Bowles also had an interest in agriculture. In 1881, he discovered a way to improve the production of cotton by eliminating cotton worms. In 1881, he invented an exterminator of the worm, according to a report in the Weekly Louisianan (Aug. 13, 1881). The newspaper suggested his invention “promises to be a real benefaction to the Southern cotton planter.” After repeated experiments that proved successful, Bowles decided to apply for a patent. He secured contracts with local planters to rid their fields of the worms with the promise, “No cure, no pay.”


The newspaper surmised that Bowles’ “confidence in the remedy leads us to believe that it will prove a genuine boon to the cotton planters.”


The newspaper did not describe  the nature of Bowles’ invention, but according to Dr. Tahir Rashid, associate professor of Entomology at Alcorn State University, it was likely “some kind of insect trap on ‘attract and kill’ principle.”


“The two insects, cotton boll weevil (Anthonomus grandis) and cotton bollworm (Helicoverpa zea) have been historically a problem for cotton growers,” Rashid said via email (Aug. 4, 2023). He explained: “There’s a pheromone that has been identified for cotton bollworm and used in special kinds of traps for mass trapping, but I am not sure if the trap dates back to G. F. Bowles’ time. The trap is commonly called Texas cone trap and was first used by A. W. Hartstack in 1979.”


‘Unbounded generosity’


Bowles was known as a generous man who supported Blacks and Whites in both the Republicans and Democratic parties. ”Though he was a Republican his vote in the Legislature was cast in favor of all measures designed for the best interests of the people,” noted a story in the Dec. 27, 1899, issue of the Natchez Democrat. When it came to doing good deeds, such as helping the poor and less fortunate, Bowles gave generously and regularly. “Bowles never tired of doing good among the poor white people, and his purse was always open to appeals for charity,’ according to the Vicksburg Evening Post (Feb. 16, 1901). “He was a man of considerable wealth and it is stated that during the last ten years of his life he gave away fully $15,000 for various causes.” Fifteen thousand dollars in 1899 would equal about $551,401.81 in 2023.


Interestingly, Bowles also was charitable toward veterans of the Confederacy. One case reported by the Vicksburg paper was of an elderly man, a veteran who contracted a disease during his service in the Army. When Bowles learned of his illness, he took money out of his own pockets to help pay the bills of the man. For some reason, he led the man to believe that the money being paid for his care was coming from a local camp of Confederate Veterans, which wasn’t the case.


Bowles’ passion for helping those in need can also be seen in his support of John N. Sloan, a veteran of the Confederate army, who lived with pain and horrible disfigurements from wounds suffered in the war. Sloan was serving as a captain in the war when he was wounded in the Battle of Chickamauga on September 20, 1863. Sloan served with  45th Mississippi Regiment, Wood’s & M.P. Lowry’s Brigade, Cleburne’s Division.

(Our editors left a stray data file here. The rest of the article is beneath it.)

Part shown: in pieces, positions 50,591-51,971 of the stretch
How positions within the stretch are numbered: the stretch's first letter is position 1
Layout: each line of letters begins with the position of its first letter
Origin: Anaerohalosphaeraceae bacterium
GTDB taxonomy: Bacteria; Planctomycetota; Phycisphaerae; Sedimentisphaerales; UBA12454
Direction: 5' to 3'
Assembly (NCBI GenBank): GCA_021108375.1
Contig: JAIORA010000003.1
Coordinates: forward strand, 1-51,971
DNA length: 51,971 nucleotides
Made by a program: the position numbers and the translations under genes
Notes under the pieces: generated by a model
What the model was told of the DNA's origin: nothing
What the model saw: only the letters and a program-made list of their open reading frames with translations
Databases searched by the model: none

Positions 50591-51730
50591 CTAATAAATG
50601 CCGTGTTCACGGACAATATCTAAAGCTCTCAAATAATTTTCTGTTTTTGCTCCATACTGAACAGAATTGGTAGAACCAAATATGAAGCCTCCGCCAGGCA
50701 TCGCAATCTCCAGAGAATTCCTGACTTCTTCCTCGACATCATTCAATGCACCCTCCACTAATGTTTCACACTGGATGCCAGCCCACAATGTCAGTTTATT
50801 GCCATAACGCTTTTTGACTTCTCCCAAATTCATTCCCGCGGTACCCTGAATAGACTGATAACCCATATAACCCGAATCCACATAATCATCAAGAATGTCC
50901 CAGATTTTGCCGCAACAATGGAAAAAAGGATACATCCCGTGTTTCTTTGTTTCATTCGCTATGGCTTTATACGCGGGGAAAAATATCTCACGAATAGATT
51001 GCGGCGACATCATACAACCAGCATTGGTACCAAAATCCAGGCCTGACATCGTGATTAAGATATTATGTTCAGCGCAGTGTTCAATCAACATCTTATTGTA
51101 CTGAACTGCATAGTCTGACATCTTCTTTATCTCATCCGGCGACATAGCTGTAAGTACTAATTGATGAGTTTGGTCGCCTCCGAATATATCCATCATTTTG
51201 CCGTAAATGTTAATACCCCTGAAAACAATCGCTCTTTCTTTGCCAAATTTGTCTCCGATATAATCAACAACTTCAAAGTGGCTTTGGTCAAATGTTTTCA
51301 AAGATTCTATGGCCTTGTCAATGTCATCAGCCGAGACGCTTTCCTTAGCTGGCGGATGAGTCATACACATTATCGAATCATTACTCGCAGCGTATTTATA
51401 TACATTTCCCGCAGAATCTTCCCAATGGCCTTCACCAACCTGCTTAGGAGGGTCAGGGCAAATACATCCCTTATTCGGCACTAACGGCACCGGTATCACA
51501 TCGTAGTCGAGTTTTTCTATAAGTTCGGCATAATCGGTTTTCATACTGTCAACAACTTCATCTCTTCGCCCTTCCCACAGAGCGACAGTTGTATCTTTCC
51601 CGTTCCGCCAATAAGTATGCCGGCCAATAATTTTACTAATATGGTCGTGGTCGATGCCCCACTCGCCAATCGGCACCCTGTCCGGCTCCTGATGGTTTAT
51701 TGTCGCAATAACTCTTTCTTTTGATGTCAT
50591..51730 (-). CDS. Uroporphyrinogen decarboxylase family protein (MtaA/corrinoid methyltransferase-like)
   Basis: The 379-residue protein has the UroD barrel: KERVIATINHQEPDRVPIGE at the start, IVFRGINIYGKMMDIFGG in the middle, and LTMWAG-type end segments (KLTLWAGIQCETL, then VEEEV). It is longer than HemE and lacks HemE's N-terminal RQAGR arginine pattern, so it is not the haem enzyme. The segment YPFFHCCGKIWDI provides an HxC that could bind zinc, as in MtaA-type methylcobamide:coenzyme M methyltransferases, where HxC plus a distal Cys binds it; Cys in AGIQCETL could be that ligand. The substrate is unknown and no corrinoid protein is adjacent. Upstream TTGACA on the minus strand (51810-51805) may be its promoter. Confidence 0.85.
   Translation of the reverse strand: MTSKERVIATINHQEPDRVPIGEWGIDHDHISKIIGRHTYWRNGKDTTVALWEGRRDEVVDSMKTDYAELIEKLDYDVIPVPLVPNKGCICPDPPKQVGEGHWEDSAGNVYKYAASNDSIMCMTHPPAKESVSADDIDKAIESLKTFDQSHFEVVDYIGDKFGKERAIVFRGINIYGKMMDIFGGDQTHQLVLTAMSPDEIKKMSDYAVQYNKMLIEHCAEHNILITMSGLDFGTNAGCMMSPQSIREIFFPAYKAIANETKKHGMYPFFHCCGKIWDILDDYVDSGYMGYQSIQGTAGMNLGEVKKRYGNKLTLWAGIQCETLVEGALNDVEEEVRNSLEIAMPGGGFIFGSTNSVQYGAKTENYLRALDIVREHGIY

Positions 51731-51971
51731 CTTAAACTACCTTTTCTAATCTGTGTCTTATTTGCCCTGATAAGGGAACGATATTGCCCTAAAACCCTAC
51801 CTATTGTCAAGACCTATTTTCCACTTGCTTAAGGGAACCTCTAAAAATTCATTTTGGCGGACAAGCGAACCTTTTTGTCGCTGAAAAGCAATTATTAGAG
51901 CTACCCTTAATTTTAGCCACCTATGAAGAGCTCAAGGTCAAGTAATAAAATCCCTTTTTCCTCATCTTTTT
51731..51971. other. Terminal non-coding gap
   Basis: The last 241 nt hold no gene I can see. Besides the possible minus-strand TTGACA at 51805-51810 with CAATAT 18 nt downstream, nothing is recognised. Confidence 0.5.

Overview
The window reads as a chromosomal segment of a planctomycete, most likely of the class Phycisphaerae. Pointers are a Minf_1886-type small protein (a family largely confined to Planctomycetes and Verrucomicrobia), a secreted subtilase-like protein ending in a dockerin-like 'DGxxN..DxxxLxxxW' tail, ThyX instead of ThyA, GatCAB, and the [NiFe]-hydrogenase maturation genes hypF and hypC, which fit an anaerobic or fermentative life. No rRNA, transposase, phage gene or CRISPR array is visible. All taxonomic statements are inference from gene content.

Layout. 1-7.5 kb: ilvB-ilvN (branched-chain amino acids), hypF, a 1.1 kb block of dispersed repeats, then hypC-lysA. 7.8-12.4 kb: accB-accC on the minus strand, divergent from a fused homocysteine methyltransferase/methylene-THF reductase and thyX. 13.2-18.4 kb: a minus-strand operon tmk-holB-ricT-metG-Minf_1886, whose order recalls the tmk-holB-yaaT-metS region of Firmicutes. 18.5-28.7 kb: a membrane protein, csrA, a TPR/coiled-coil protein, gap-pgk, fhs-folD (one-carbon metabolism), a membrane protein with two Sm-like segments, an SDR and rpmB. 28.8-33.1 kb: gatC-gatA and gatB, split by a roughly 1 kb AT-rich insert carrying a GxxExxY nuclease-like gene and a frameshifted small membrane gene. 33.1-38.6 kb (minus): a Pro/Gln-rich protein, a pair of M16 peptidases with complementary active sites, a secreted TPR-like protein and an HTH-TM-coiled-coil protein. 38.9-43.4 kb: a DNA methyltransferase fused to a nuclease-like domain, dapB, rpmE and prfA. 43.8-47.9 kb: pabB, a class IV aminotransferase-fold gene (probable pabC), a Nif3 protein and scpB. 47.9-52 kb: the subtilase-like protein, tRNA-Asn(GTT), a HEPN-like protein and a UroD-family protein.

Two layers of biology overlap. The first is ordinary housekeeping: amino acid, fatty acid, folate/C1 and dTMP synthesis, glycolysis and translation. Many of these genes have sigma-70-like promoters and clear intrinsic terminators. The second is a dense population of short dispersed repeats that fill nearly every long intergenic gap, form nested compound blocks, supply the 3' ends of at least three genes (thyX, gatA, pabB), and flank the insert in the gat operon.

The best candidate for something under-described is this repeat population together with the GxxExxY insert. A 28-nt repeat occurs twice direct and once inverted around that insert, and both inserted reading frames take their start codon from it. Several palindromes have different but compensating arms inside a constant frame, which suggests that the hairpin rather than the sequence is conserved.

In 1893, Sloan made an appeal for help. He wrote a letter addressed to the United Confederate Veterans and all Charitably Disposed Persons and Friends, in which he described his condition: “I had the misfortune of having my under jaw, upper teeth, and part of my tongue shot away and my face terribly mutilated by the explosion of a shell from the enemy’s guns, since which time I have had to lie on my back when taking my meals and fed by others on fluids. I cannot masticate any food whatever.”


When Bowles learned of the condition of Sloan, he immediately sent a donation, according to Chaplain Charles H. Otken, who served with the 45th Mississippi Infantry. Otken is the man who found the wounded Sloan and sought medical treatment for him. Otken wrote: “Over thirty years, [Sloan] lies down supine three times a day on two chairs and is fed as a child. I have made several efforts for relief in his behalf. To the last, the first response came from Hon. G.F. Bowles, of Natchez, a negro, a representative of Adams county; he sent $25.”


The chaplain’s statement is featured in the online article, “He was once a Splendid Soldier: John N. Sloan of the 45th Mississippi Infantry,” which can be viewed at the Mississippi in the Civil War website.


Death and broken heart

Bowles’ wife, Laura, died on Aug. 17, 1899. Her death, according to the local paper, “was a  severe blow to him and he never fully recovered from the shock. Four months later, on Dec. 26, 1899, Bowles died in his home on Dec. 26, 1899, at the age of 55. His funeral attracted a large gathering from across the black community. Dr. John B. Banks served as pallbearer, along with other prominent men such as S. Pully, G.W. Brumfield, L. D. Kastor, E. Marshal, and H. Fleming. John Roy Lynch and James Hill were designated honorary pall-bearers. Bowles was buried beside his wife and daughter at Natchez City Cemetery.


Bowles’ estate was divided among his friends and others in the community, including charitable organizations. Bowles’ will was published in the Dec. 28, 1899, issue of the Natchez Bulletin. It showed the following: Bowles bequeathed his home and $10,000 to Virginia E. Walker and $3,000 via a life insurance policy to Roberta Stevens. The Protestant orphan Asylum and Honorable W. G. Benbrook each received $500. Bowles’ property in Vidalia was bequeathed to J. H. Cox and his library was bequeathed to Martin & Lanneau, a white law firm.


“The opinion was prevalent that Colonel Bowles was a man of large wealth,” the Natchez Bulletin reported. “The contrary is shown by his will. He made much and disbursed much. His heart was larger than his purse.”

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ROSCOE BARNES III, Ph.D., is the cultural heritage tourism manager for Visit Natchez. Research assistance was provided by the Historic Natchez Foundation.